Slightly further down the camera food chain from the Red One and the D-20, camera operators and facilities may well be discussing the merits of tapeless high definition cameras from Panasonic, Ikegami and Sony.

Owner-operators could do worse than spend some time considering these four camera options and acquisition formats.

Panasonic's HPX-500 is a 2/3” high-definition variable-frame-rate camcorder based around the P2 memory card. In these ‘price sensitive' times potential customers will pay about£15,000 if they want it with a 17x zoom lens, tripod plate and four 16GB P2 cards.

If 32GB cards are not enough, NAB will also see the release of a 62GB version capable of storing more than four hours of DVCPRO footage, more than two hours of DVCPRO 50 or AVC-Intra 50, or 64 minutes of AVC-Intra 100 or DVCPRO HD.

There is also Sony with its XDcam, a disk based format now available in HD. A recent addition to the range is the PDW-F350, a 1/2” HD CCD high def camera that uses XDCam disks.

It offers "overcranking" and "undercranking" (although it is called ‘Slow and Quick Motion') and records in true 24P as well as 25P and 30P at 50i or 60i. You can get the F350 with a Fujinon lens for around£15,000. Alternatively Sony will show the PDW-700, the first camcorder in the XDCAM HD family to use 2/3-inch CCDs.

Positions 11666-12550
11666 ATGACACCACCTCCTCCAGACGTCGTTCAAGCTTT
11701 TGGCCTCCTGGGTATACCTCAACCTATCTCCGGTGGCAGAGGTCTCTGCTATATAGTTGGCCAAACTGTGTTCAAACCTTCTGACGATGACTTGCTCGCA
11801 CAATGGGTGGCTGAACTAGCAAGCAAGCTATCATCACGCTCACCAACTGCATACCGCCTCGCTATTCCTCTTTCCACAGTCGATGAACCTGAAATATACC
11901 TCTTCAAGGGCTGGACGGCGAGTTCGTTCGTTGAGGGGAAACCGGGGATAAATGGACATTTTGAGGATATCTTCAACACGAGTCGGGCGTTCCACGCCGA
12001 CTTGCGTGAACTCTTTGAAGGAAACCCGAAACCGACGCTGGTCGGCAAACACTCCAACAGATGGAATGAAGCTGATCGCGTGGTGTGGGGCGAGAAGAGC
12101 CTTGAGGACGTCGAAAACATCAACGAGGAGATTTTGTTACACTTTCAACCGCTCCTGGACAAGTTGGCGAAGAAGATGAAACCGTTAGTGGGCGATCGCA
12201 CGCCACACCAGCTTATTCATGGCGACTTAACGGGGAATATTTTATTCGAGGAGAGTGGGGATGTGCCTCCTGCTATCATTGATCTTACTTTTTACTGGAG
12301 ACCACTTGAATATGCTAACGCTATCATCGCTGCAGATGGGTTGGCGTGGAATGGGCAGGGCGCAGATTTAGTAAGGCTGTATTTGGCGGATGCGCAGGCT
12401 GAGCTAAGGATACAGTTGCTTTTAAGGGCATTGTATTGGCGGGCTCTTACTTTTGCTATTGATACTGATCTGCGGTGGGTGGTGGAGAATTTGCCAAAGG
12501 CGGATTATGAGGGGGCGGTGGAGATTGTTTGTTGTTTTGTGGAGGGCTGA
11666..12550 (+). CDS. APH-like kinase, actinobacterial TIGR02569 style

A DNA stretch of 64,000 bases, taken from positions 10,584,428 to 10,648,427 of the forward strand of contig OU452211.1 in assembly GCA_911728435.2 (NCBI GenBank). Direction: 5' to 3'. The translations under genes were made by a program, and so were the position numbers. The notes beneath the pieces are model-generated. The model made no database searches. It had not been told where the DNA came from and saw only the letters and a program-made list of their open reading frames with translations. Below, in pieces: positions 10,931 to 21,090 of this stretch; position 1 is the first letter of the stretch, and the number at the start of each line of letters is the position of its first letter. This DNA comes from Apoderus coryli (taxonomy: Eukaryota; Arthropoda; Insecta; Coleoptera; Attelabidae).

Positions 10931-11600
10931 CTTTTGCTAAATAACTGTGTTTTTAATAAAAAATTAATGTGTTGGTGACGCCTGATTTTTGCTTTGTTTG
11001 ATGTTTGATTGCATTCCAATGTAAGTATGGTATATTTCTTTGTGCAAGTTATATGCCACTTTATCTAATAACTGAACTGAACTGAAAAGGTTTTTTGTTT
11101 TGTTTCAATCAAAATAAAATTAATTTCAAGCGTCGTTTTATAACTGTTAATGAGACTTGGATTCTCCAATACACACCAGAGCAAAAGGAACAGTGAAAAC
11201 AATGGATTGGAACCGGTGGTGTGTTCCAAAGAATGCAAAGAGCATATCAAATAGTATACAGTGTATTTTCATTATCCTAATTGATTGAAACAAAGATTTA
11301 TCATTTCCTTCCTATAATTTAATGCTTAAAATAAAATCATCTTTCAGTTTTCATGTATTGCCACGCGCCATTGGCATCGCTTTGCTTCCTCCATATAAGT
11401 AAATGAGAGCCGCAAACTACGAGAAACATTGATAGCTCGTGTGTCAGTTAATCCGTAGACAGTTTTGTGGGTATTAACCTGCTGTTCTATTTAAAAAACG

There will also be another, brand new, tapeless alternative to compare with Panasonic and Sony at NAB: GFcam, a new tapeless acquisition format from Ikegami, the people that brought the world Editcam back in the mid-1990s.

The GigaFlash (GF) camera system is based on Flash memory and was developed as part of a working agreement with Toshiba. On show at NAB will be a camcorder, the HDS-V10 and two decks, one of which is portable.

The storage device is a GFpak, a high-capacity cartridge with a capacity of up to 64GB capable of recording more than two hours of HD video. The camcorder is a three-CCD model providing 1080i/720p HDTV format support and multiple recording modes. Reports suggest it will be priced at around£12,500.

Other cameras of note at NAB will be the GY-HD200B. The JVC shooter can capture and record 720p at multiple frame rates and can output live 1080i at 50 and 60Hz via IEEE 1394. Using Focus Enhancements' HD100 dockable drive it can record up to seven hours of 720p. The manufacturer's GY-HD250, also on show, will output 1080i at 50 or 60Hz via HD-SDI.

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